Newark Visit, Fired Custodians, & 10th Day Enrollment

Newark Visit, Fired Custodians, & 10th Day Enrollment

Hi, all:  The news of the day includes coverage of Karen Lewis in Newark (where an educator won the mayoral election recently -- but not control of the school system), news of the custodians being fired, and concern at some schools like Goethe where the 10th day attendance projections haven't been met yet (deadline's today!). Plus lots of national news about ed tech and privacy, plus school districts getting tanks from the Pentagon.


CTU President Karen Lewis meets with Newark Mayor WGN-TV: The Chicago Sun-Times reports Chicago Teacher's Union President, Karen Lewis, another possible candidate for mayor, was in Newark, New Jersey over the past few days. She was talking with Newark's mayor, who also had a background in education.

Karen Lewis in Jersey to talk to Newark educator-turned-mayor Chicago Sun-Times: Possible mayoral hopeful Karen Lewis last week traveled to Newark and apparently took part in a series of meetings and seminars, including with the city's mayor, who happens to have a bit in common with Lewis.

Teachers Union Heads Get First-Hand Look at NJ School-Reform Hot Spots NJ Spotlight: The other was a stop in Newark by the head of the Chicago Teachers Union, the woman who led the nation's largest teachers strike in decades. While the visits were not coordinated -- the two unions are not affiliated -- but the timing of the two events


Hundreds of school custodians to be laid off Catalyst: CPS head of Asset Management Leslie Norgren insists that the No. 1 goal of contracting with the private companies is to make the buildings cleaner. She says the second objective is to save money and the third is to make principals lives easier.

Chicago Public Schools to lay off 476 custodians Sun Times: The Chicago Public Schools will lay off 476 custodians this month, a district official said Saturday. The custodians will be notified of their job status by Sept. 30, CPS spokeswoman Leslie Norgren said.


No-homework policy improves home life for younger students at one CPS school Sun Times: Hamilton Elementary has replaced homework for kindergartners, and first- and second-graders this year with PDF — play, downtime and family time — along with lots of reading for fun.

Watchdog Accuses Chicago Public Schools Of Violating Open Records Law CBS: The problem might be the whole school system – a district with a $5.6 billion budget, more than 650 schools. more than 400,000 students, and nearly 42,000 employees – has only one person handling all FOIA requests.

Give Illinois students a choice Chicago Tribune: If we have great teachers in every classroom and funding to the tune of $13,000 per student per year, then how do we account for the ISBE statistic that less than half of Chicago Public Schools students meet state standards and only 26 percent are ...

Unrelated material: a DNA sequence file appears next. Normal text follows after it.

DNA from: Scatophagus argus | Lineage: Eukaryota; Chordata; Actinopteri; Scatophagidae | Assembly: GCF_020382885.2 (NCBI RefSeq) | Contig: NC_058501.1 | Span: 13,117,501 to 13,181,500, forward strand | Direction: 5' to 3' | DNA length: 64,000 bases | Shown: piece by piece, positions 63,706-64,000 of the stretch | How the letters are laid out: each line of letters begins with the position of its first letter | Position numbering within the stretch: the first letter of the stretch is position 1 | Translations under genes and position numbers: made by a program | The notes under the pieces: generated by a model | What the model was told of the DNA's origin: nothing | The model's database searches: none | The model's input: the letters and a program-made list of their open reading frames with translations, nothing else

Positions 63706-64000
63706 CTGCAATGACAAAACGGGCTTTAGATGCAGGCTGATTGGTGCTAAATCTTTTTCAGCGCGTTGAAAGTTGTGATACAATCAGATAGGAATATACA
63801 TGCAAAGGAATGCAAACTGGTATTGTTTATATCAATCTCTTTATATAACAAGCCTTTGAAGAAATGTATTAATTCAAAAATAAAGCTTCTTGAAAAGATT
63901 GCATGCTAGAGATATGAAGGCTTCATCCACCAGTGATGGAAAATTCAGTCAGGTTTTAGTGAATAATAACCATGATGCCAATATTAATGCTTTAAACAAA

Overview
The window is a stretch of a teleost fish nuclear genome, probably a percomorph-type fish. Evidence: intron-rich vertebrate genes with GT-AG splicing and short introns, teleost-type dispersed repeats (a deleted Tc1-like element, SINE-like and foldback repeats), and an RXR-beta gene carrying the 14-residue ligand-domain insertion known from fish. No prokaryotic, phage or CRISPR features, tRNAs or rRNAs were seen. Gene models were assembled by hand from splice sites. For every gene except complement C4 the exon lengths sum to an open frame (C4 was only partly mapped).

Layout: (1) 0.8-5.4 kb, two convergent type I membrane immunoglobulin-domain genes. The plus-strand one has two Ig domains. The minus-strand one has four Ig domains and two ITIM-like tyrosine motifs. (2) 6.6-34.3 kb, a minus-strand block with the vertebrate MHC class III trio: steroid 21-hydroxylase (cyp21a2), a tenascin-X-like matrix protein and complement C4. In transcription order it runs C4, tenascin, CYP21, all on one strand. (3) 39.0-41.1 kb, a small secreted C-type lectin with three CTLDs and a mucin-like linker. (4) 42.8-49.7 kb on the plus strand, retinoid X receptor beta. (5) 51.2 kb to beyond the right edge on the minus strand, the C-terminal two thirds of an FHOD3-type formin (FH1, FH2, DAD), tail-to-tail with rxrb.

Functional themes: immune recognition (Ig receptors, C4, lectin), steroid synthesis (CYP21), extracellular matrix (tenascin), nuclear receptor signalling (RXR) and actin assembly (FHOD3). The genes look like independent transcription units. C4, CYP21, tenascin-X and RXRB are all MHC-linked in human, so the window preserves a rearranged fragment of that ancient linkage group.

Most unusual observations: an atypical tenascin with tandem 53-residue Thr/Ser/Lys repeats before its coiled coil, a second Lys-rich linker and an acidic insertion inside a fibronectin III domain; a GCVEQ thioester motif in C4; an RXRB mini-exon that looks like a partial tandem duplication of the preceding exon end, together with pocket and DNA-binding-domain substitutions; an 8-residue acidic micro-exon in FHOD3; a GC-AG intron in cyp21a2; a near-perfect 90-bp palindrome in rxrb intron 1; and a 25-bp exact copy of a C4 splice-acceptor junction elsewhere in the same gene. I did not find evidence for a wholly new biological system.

2 Chicago area schools named for Obama family Northwest Herald: School officials with District 163 in Park Forrest announced Friday that the Beacon Hill school in Chicago Heights has been renamed the Barack Obama School of Leadership and Science, Technology, Engineering and Math Forest Trail.

Goethe Elementary Seeks Students as Enrollment Deadline Looms DNA Info:  A Logan Square elementary school needs to enroll at least eight students by Monday night, or risk losing tens of thousands of dollars in funding.


Strained ties cloud future of Deasy, LAUSD LA Times: The controversy engulfing Los Angeles Unified's $1.3-billion technology project has inflamed long-held tensions between the Board of Education and Supt. John Deasy, who is questioning whether he should step down.

New York City Charter Schools Test New Rent Rules WNYC: Ascend is among the first wave of charters seeking to take advantage of a state law approved in April that requires the city to give charters free space in public school buildings or pay their rent.


For Teachers, Many Paths Into The Classroom ... Some Say Too Many NPR:  One in five newly hired teachers has skipped university preparation for teaching. Indiana is the latest state to make entering the classroom easier.

Room for Debate: How to Diversify Teaching NYT: What can be done to make a career in education more attractive to men and people of color?

Ready To Work WNYC: Next, we'll spend time at a vocational school in one of America's wealthiest school districts in Lexington, MA. Then: a trip to Nashville, where failing schools have been turned into so-called "career academies" that focus on technical education.


With Tech Taking Over in Schools, Worries Rise NYT: Parent groups and privacy advocates are challenging the practices of an industry built on data collection, and California has passed wide-ranging legislation protecting students’ personal information.